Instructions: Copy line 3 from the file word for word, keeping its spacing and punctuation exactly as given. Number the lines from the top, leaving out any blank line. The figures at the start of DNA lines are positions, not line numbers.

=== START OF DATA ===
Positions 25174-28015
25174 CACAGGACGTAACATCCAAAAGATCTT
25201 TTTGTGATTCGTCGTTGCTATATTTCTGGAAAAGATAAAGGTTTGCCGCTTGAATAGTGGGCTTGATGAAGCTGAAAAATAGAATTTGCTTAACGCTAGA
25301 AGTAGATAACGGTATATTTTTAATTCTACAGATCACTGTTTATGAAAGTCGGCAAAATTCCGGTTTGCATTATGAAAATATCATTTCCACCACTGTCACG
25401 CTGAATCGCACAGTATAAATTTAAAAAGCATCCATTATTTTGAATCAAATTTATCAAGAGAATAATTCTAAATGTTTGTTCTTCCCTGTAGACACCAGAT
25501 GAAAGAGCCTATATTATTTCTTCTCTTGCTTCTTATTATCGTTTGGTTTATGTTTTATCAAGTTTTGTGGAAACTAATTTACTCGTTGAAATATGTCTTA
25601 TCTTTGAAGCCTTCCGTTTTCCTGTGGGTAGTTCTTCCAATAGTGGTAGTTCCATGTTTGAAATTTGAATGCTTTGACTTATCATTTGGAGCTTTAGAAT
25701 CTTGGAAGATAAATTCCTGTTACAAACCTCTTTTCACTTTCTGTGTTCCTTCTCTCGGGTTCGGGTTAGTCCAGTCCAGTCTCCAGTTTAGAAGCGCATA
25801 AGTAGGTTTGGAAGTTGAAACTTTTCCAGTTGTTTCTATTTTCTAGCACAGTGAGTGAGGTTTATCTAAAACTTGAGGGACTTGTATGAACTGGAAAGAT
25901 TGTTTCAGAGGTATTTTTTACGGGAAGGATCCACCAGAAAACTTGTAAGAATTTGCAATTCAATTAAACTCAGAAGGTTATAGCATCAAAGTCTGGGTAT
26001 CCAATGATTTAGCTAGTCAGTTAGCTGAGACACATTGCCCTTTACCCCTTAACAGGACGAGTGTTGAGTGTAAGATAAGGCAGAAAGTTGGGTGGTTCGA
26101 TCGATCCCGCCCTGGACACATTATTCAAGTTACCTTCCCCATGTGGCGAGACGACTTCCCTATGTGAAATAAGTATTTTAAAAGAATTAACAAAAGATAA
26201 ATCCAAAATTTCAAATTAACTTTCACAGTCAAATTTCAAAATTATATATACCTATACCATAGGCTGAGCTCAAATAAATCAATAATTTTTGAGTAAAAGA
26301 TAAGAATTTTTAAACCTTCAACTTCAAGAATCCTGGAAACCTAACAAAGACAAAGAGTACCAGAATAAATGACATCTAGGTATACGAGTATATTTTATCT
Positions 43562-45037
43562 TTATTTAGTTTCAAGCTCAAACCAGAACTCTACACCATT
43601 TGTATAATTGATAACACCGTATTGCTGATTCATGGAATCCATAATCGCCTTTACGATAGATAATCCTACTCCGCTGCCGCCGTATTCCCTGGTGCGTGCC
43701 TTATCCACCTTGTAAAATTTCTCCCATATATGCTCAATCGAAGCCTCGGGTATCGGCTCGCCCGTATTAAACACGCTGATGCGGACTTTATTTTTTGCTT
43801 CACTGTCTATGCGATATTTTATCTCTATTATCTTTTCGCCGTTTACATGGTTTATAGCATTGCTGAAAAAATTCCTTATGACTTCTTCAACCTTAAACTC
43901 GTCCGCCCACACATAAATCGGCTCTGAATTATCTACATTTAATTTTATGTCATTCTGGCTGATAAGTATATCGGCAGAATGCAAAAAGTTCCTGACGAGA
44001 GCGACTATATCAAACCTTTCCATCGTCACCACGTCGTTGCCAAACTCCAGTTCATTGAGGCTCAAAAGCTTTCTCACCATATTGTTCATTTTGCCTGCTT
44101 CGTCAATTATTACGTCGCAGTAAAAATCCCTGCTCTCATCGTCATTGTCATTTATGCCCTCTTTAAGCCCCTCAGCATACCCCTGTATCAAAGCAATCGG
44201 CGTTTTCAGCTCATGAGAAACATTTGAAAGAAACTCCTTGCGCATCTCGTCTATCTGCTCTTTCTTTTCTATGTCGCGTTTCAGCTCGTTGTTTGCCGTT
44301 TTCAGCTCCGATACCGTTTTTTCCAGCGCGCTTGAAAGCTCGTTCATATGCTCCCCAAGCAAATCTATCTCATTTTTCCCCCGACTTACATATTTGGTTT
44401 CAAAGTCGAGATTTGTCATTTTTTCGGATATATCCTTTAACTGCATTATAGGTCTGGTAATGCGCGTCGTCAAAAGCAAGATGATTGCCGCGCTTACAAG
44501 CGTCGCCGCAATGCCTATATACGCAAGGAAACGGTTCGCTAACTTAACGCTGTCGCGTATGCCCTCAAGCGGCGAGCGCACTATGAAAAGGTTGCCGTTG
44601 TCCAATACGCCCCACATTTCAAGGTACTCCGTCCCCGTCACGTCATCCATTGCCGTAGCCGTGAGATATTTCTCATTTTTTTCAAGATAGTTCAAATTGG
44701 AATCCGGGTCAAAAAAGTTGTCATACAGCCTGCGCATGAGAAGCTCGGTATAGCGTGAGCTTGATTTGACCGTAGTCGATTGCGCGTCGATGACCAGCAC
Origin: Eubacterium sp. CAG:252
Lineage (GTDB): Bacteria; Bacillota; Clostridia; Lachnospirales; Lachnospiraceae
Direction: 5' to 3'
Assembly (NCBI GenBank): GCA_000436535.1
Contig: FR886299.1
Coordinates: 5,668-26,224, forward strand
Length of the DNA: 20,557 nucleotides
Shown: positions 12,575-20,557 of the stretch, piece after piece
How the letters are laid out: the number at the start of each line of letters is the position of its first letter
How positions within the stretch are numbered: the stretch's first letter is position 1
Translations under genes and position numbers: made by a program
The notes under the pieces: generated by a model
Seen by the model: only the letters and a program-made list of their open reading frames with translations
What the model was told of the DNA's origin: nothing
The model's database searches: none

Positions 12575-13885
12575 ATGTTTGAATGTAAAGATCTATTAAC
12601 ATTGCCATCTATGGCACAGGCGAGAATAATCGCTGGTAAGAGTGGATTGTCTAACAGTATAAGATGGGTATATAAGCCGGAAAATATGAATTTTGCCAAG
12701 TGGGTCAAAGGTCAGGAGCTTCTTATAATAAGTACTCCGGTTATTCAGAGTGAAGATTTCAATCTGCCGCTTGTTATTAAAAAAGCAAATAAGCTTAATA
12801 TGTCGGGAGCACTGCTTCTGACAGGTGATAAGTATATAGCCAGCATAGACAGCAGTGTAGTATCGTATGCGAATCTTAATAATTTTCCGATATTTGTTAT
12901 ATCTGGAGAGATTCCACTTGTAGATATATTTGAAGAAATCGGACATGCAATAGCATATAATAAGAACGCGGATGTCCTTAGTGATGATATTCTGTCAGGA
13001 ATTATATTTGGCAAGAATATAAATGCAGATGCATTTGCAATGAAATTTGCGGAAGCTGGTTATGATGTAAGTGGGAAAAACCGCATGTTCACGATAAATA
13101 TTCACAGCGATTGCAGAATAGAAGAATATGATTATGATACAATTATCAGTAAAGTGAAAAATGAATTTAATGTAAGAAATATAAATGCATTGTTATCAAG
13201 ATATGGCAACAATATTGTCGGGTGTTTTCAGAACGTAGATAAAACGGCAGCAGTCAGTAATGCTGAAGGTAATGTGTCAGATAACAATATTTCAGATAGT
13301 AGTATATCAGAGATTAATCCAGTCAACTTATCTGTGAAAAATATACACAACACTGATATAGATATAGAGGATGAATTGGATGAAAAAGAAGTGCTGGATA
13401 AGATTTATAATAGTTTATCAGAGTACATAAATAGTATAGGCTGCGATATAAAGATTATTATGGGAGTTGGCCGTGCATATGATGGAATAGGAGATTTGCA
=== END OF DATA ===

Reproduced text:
25201 TTTGTGATTCGTCGTTGCTATATTTCTGGAAAAGATAAAGGTTTGCCGCTTGAATAGTGGGCTTGATGAAGCTGAAAAATAGAATTTGCTTAACGCTAGA